Comeback plans for extinct pine marten

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The Independent Online
Ecologists are preparing the way for the first reintroduction of a carnivore into England. The pine marten, also known as the tree weasel, is believed to have died out in England and Wales where it was common less than 200 years ago.

The small nocturnal creatures were killed off by hunters for their expensive fur coats, or by gamekeepers who saw them as a threat to gamebirds.

A two-year study, funded by English Nature, has identified four sites in England where the biological conditions are suitable for colonies of pine martens to be re-established.

Reintroduction could be controversial because of the potential threat of a new carnivore to the conservation of rare birds and to game-rearing.

The leader of the research team, Dr Paul Bright, an ecology lecturer at Royal Holloway, London University, stressed that no re-introduction would take place until a final assessment had been made of the pine martens' likely impact on other animals.

English Nature and the People's Trust for Endangered Species, which also sponsored the research, are to undertake a consultation process with the Game Conservancy Trust and other interested parties about the likely effect of returning pine martens to England.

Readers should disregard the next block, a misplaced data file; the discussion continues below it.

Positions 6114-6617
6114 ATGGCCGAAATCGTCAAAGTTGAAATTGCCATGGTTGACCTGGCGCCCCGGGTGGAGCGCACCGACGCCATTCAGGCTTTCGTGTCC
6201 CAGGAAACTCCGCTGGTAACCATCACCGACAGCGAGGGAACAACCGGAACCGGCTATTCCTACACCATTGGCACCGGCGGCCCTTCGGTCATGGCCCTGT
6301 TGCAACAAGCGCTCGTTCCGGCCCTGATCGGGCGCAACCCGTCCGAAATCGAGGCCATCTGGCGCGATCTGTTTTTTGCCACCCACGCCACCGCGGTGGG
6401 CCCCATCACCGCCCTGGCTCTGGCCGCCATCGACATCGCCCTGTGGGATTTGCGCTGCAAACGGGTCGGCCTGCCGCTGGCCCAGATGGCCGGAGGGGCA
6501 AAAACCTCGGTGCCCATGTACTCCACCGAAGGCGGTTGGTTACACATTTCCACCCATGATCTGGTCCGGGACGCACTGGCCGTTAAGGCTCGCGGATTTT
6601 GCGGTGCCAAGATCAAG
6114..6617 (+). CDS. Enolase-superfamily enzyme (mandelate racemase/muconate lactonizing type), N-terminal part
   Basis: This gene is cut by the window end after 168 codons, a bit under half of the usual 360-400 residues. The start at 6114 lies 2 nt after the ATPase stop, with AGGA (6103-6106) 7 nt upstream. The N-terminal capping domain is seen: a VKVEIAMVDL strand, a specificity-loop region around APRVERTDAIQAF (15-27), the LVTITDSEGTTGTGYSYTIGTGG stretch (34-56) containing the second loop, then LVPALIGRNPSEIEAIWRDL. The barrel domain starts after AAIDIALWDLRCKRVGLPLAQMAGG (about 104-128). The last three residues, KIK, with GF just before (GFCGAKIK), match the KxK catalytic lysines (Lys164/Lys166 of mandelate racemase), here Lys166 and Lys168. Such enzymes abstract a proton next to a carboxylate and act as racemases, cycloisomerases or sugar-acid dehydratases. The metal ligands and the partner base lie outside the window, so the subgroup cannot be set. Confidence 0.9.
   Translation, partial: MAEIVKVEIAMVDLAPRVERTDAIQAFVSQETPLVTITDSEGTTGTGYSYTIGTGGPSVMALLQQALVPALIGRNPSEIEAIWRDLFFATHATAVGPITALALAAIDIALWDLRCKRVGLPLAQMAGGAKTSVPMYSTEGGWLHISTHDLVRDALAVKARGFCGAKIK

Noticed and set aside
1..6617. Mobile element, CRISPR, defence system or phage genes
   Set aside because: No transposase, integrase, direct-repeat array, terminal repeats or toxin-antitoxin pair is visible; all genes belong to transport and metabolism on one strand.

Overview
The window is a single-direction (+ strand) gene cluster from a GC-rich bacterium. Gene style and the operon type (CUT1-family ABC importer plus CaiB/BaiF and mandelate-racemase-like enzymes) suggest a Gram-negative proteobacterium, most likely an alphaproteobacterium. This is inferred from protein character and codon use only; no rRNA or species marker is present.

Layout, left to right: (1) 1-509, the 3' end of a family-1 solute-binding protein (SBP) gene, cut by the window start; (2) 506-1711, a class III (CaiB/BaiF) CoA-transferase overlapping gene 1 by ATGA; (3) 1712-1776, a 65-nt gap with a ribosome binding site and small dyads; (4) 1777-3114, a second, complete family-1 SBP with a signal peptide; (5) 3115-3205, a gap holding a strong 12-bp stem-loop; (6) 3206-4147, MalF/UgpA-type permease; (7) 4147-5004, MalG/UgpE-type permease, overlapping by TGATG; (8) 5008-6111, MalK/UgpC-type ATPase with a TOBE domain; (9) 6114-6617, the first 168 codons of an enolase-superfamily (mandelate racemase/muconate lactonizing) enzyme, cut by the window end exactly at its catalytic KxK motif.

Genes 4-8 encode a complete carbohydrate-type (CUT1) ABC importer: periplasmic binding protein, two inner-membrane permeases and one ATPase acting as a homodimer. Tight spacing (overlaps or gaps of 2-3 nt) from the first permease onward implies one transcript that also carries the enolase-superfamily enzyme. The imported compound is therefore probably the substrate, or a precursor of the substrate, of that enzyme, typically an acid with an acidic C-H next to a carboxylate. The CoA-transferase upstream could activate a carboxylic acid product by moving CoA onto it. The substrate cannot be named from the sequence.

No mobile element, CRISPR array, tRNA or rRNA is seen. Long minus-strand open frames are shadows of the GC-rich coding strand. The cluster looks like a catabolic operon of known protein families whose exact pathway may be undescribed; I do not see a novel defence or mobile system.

The research team has been encouraged by its assessment of a previous reintroduction of pine martens carried out in Scotland during 1980 and 1981. A batch of six surviving animals has evolved into a colony of 35 martens within an eight-mile radius of Glen Trool in Galloway, where they were first settled.

Dr Bright would like to take some of the Scottish pine martens to England where the biological conditions - such as the availability of food in the form of voles and rabbits - are even better in some sites than in Galloway.

The location which has most impressed the English Nature team is at Kielder, in Northumberland, where there is a large coniferous forest close to the North Tyne.

Kielder is also regarded as a safe location for the animals because of the low risk of them meeting a violent death from roads or animal traps.

The other three English sites which are under consideration are the Forest of Dean, the woodlands to the south and east of Dartmoor and in the Weald at Heathfield, East Sussex.

If the pine marten were to be resettled it would be the first time a carnivore which had ceased to exist in England had been reintroduced.

The nearest comparable exercise was the reintroduction of otters in East Anglia, although they continued to survive in other parts of England.

Pine martens (Martes martes) are close cousins of otters, badgers and polecats. They spend most of the day in their lairs in hollow trees, rock fissures or disused birds' nests.